Pooches that grow up in a household with smokers are at a significantly greater risk of developing certain forms of cancer, according to Buckinghamshire Smokefree Support Service.
Indeed, dogs, cats and smaller pets are up to twice as likely to develop the disease compared to pets raised in non-smoking households.
Secondhand smoke can put pooches at risk of nose and lung cancers, making it paramount pets get enough time outdoors to enjoy the benefits of fresh air.
The organisation warned it is not just smoke that can impact on dogs' health as cigarettes lying around the home can also be chewed up, putting the animal at risk of poisoning.
Team leader at Bucks Smokefree Support Service Val Mills said: "As a pet owner I know how important pets can be to people. Some people may not realise that smoking around their pets will affect their health.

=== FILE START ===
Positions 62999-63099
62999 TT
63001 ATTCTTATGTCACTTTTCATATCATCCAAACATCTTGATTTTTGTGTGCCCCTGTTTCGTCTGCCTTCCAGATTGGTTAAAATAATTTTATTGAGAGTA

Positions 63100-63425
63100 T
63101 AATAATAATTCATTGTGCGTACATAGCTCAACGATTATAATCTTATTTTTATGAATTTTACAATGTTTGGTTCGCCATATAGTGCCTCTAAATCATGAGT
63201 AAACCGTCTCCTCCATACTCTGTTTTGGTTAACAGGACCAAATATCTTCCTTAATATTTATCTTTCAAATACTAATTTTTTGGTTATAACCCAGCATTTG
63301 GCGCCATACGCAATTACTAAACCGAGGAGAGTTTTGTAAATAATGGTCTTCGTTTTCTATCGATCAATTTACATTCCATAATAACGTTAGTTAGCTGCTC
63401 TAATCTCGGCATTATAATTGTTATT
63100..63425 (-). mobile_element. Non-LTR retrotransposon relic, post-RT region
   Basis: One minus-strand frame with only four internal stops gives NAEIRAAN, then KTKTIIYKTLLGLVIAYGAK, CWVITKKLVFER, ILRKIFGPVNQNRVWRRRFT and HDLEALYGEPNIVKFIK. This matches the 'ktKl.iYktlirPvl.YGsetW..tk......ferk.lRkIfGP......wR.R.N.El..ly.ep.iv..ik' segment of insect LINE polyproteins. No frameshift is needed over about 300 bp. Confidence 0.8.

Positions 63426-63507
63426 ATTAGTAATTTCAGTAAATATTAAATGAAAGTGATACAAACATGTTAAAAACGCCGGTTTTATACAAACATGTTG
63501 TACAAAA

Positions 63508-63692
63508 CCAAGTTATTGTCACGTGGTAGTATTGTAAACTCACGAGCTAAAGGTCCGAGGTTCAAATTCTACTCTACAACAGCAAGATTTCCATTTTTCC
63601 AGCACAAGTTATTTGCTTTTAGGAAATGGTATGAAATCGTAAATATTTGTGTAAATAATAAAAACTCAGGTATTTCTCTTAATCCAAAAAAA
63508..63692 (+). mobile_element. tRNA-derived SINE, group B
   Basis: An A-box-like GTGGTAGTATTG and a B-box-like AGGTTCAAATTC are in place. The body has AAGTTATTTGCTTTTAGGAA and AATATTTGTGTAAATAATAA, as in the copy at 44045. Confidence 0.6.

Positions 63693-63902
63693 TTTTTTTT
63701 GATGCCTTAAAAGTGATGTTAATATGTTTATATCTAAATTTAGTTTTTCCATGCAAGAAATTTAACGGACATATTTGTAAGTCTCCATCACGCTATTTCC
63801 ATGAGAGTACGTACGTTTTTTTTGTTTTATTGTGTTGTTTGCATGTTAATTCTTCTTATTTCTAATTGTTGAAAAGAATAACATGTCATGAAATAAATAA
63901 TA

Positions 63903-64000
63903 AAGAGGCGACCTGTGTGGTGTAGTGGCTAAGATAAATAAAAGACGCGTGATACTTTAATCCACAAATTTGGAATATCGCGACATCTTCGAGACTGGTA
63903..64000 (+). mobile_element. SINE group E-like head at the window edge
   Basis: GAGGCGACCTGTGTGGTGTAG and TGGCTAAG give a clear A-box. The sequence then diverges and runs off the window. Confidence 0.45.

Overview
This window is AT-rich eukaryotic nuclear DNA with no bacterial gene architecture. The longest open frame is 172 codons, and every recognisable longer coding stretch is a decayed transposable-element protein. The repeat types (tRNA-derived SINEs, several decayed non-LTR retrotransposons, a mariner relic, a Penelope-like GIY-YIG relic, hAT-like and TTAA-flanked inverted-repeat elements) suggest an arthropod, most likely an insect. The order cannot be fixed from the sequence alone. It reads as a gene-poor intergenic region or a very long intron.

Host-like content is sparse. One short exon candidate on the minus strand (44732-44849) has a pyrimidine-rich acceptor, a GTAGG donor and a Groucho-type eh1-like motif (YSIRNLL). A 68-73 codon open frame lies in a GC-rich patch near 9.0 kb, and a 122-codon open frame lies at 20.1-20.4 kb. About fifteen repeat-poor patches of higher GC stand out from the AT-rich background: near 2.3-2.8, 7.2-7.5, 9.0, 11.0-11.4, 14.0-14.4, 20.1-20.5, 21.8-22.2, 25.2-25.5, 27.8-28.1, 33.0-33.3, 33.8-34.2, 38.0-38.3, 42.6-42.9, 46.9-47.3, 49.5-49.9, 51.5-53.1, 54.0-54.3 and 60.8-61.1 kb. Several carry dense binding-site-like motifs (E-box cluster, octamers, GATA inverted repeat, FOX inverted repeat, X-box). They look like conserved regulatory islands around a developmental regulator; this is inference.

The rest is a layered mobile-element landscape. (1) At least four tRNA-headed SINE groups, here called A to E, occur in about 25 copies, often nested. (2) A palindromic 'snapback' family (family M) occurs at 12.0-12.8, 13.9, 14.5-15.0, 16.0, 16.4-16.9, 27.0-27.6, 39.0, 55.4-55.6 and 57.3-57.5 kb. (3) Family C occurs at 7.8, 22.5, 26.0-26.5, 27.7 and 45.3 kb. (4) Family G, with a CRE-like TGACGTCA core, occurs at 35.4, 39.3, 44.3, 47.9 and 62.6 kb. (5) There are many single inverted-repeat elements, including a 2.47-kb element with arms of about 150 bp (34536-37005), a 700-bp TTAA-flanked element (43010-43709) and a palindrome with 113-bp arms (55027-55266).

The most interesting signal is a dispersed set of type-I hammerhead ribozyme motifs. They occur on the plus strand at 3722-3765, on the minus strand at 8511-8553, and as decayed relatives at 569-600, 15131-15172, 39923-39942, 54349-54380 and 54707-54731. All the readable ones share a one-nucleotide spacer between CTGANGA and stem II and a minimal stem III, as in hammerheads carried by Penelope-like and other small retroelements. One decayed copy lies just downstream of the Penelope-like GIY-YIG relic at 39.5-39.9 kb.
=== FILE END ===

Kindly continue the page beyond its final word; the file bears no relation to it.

"Our service is here to help smokers who want to quit so they can make sure that their family and pets will not suffer from passive smoking related disease."
Although the disadvantages of passive smoking are well-documented in humans, there is less discussion of how secondhand smoke can impact on the wellbeing of pooches.
This latest warning may provide an added incentive to pet owners that smoke to kick the habit for good, with pooches often happy to follow their owners outdoors for a refreshing walk instead.
In fact, quitting cigarettes will not only be good for the health of both human and pet, but also helps to promote all round better wellbeing, not to mention plenty of savings on the price of smoking.
If you are a pet owner that smokes but want to quit the habit, why not look to a simple exercise routine with your pooch to help motivate you and keep on track with your goals?
You can then reward your pet with dog food and enjoy a wholesome homemade meal to refuel you from the workout.
Written by: Hannah